Home Remedy For Dandruff - How to Use the Right One

But my wife and kids love her, so I have to make do. Just once, though, I wish I could walk across my backyard without stepping in dog poop or finish a phone conversation without worrying about a canine chewing on my shoe. Since the kids, the dog, and my over-active bowels aren't going anywhere, it's good to know there are powerful disinfectants available. Lysol is America's air cleaner. Show me a bathroom without Lysol in the cabinet and I'll show you a scaled down version of New Jersey. Then there's OdoBan deodorizer and disinfectant. Wipe down a kitchen, bathroom, or play area with a bottle of this stuff and you can almost hear germs screaming in horror. Of course, my personal favorite is Clorox. There's just something reassuring about the cleaning power of something strong enough to turn blue towels white in a single wash.

Part of my affection for disinfectant cleaners is sentimental. I grew up with name brands like Clorox, Comet, Lysol, and Jim Beam. (I know Jim Beam isn't a disinfectant, but Dad used it almost as much as Mom used her cleaning supplies, so it only seems right to mention it.) I can still remember watching Mom scrub the floors, counters, and toilets with the help of these trusty household brands. All the while, Dad sat in the next room drinking his bourbon, slurring at the television, and vowing to kill the communists he was sure had framed Nixon. Aaaaaah... childhood memories (I almost get a tear in my eyes thinking about it).

Why settle for bath and body treatments that don't live up to their labels when you can make organic beauty products at home? Many commercial products say "organic" on the label, but upon closer examination may contain many non-organic ingredients. As an example, I recently checked out a bottle of lotion that features the word "organic" prominently in the name of the product. Upon closer examination, I learned that this particular lotion is really only 72% from organic sources. Misleading to say the least! This is very commonplace with many commercial skin care products.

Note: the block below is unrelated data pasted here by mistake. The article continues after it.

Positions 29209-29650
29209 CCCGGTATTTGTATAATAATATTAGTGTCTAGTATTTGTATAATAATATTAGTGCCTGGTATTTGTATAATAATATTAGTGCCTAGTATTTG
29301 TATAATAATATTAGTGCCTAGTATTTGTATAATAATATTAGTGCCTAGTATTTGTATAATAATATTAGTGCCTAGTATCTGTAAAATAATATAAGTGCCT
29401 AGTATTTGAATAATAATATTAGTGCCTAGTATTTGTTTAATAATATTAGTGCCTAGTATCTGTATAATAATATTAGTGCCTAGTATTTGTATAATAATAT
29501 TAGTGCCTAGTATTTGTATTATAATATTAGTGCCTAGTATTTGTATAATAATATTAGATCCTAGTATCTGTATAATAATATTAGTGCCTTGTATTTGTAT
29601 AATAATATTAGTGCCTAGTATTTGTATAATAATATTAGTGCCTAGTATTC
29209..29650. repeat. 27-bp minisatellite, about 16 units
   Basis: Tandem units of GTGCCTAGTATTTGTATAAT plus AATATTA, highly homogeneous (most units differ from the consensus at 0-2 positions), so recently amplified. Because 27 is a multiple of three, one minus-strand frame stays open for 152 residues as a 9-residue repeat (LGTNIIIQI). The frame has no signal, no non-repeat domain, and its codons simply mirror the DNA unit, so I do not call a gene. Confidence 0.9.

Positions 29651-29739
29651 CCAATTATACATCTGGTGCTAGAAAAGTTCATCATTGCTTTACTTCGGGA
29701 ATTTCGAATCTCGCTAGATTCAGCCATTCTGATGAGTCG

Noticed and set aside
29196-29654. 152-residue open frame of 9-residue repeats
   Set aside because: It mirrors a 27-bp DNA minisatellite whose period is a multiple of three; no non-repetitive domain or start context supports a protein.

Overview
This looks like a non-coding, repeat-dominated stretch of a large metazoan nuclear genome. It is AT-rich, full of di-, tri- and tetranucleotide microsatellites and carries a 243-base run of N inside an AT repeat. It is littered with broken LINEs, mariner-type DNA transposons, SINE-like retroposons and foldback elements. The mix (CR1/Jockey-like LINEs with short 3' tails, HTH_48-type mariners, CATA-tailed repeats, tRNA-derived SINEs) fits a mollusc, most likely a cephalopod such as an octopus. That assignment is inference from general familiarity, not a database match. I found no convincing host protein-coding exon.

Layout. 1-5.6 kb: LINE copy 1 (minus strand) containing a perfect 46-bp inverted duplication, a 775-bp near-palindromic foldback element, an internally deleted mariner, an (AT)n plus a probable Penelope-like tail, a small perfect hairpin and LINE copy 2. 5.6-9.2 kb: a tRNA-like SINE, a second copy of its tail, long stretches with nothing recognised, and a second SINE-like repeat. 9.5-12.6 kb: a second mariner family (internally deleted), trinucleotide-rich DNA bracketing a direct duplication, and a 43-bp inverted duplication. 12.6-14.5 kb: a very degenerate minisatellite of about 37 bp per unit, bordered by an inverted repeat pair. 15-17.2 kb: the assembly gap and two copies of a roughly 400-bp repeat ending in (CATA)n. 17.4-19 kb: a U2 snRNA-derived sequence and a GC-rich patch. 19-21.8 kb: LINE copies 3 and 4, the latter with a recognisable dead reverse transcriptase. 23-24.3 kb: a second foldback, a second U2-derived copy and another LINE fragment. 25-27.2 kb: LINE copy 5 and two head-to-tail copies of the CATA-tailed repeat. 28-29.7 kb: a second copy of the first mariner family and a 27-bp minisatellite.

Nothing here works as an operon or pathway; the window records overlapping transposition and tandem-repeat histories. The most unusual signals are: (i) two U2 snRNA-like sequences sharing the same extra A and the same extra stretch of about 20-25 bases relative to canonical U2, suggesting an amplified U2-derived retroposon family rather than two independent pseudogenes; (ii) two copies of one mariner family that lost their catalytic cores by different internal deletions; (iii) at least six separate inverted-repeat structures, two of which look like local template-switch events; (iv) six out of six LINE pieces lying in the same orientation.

Organic beauty products are not the same thing as natural products. Organic is a designation that means that the ingredients are grown using sustainable farming practices and without chemical pesticides or herbicides. Natural beauty products are made using natural ingredients such as fruits, oils, honey, etc. but these ingredients may or may not be from organic sources. If you are purchasing beauty products, make sure that they are labeled organic if you are concerned about the source of these products. If you have difficulties finding organic ingredients in your local stores, there are a number of reputable online suppliers to purchase organic ingredients from.



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